22. Wang L, Zhou X, Wei X. Heat conduction. Berlin: Springer; 2008. https://doi.org/10.1007/978-3-540-74303-3.

    Book  MATH  Google Scholar 

Download references

Acknowledgements

This work has been supported by the BMBF project “Quenchsimulation für Supraleitende Magnete: Steigerung der Auflösung in Zeit und Raum” (BMBF-05P18RDRB1) and by the Graduate School Computational Engineering at TU Darmstadt. The research of Jonas Bundschuh is sponsored by the German Science Foundation (DFG project 436819664).

Funding

Open Access funding enabled and organized by Projekt DEAL.

Author information

Affiliations

Authors

Contributions

The research and the numerical tests have been carried out by JB. JB and LAMD worked together on the manuscript. HDG acquired the funding and administrated the project. All authors have read and approved the final manuscript.

Corresponding author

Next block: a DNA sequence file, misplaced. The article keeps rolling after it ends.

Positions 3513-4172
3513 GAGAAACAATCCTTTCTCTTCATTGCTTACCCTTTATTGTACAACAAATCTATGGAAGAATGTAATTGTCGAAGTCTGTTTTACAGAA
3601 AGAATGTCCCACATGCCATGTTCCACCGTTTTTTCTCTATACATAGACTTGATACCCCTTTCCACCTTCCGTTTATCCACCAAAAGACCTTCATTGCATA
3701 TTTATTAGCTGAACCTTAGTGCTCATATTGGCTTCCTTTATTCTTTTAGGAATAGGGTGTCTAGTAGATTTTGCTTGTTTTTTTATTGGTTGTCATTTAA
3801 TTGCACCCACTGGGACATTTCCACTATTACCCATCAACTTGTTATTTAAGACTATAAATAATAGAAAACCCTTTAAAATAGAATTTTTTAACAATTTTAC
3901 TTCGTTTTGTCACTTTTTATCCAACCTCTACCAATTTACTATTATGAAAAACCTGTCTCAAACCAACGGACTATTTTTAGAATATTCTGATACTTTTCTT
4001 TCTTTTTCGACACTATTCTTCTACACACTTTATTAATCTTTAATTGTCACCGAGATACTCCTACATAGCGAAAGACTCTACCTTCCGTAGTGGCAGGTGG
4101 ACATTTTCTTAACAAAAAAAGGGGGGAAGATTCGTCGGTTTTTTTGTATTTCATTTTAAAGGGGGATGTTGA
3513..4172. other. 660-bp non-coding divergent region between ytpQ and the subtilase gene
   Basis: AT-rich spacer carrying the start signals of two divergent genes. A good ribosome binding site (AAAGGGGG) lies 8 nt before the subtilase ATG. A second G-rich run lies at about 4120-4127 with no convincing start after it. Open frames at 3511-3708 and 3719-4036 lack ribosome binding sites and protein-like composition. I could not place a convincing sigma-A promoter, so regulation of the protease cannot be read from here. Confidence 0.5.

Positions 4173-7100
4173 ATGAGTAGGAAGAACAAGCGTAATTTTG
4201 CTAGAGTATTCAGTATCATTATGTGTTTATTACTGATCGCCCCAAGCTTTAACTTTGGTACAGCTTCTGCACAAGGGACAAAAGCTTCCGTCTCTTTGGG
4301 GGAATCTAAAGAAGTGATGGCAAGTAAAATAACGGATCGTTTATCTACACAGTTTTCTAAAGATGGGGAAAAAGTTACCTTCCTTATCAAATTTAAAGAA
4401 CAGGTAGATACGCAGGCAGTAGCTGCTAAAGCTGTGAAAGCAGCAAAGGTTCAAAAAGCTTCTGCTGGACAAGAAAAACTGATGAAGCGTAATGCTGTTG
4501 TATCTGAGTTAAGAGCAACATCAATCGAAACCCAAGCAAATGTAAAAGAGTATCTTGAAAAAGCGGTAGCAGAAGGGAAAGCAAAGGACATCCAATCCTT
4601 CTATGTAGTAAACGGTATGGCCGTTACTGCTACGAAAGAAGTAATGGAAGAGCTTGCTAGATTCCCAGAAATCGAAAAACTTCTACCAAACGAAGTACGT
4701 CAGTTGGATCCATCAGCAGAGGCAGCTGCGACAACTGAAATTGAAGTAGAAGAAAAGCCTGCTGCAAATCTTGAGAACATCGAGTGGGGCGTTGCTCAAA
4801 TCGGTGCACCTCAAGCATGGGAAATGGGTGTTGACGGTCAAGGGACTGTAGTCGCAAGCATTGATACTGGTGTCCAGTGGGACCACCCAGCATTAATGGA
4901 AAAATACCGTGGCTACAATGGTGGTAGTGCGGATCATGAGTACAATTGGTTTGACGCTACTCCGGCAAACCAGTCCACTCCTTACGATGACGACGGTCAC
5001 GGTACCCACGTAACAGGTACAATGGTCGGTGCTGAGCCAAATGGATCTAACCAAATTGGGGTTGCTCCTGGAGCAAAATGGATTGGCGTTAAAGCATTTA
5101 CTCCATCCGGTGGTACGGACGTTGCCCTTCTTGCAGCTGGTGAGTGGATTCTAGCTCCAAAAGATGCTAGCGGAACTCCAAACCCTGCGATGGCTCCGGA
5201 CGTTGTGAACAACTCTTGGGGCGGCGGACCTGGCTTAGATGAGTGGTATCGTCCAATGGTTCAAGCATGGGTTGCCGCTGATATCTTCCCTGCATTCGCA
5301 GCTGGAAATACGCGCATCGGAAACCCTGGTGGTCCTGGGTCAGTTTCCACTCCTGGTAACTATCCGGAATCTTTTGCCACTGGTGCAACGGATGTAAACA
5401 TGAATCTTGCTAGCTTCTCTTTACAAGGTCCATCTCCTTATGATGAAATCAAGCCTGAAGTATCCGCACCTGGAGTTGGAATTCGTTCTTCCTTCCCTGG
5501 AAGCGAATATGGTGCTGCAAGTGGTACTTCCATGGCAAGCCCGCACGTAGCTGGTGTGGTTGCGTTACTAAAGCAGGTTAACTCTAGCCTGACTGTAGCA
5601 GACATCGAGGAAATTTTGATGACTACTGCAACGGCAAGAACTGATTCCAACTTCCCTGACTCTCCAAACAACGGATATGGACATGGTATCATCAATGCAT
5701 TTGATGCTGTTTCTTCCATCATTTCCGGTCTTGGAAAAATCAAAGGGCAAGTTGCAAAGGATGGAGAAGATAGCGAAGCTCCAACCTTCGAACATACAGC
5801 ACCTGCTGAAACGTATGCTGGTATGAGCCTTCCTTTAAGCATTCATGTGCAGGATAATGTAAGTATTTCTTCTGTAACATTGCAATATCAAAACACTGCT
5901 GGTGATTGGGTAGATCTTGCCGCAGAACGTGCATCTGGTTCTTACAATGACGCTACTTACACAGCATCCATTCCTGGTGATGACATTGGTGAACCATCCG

Correspondence to Jonas Bundschuh.

Ethics declarations

Competing interests

The authors declare that they have no competing interests.

Rights and permissions

Open Access This article is licensed under a Creative Commons Attribution 4.0 International License, which permits use, sharing, adaptation, distribution and reproduction in any medium or format, as long as you give appropriate credit to the original author(s) and the source, provide a link to the Creative Commons licence, and indicate if changes were made. The images or other third party material in this article are included in the article’s Creative Commons licence, unless indicated otherwise in a credit line to the material. If material is not included in the article’s Creative Commons licence and your intended use is not permitted by statutory regulation or exceeds the permitted use, you will need to obtain permission directly from the copyright holder. To view a copy of this licence, visit http://creativecommons.org/licenses/by/4.0/.

Reprints and Permissions

About this article

Verify currency and authenticity via CrossMark

Cite this article

Bundschuh, J., D’Angelo, L.A.M. & De Gersem, H. Quasi-3-D spectral wavelet method for a thermal quench simulation. J.Math.Industry 11, 17 (2021). https://doi.org/10.1186/s13362-021-00113-8

Download citation

  • Received:

  • Accepted:

  • Published:

  • DOI: https://doi.org/10.1186/s13362-021-00113-8

Keywords

  • Finite element methods
  • Hybrid discretizations
  • Spectral element methods
  • Wavelets
  • Quenches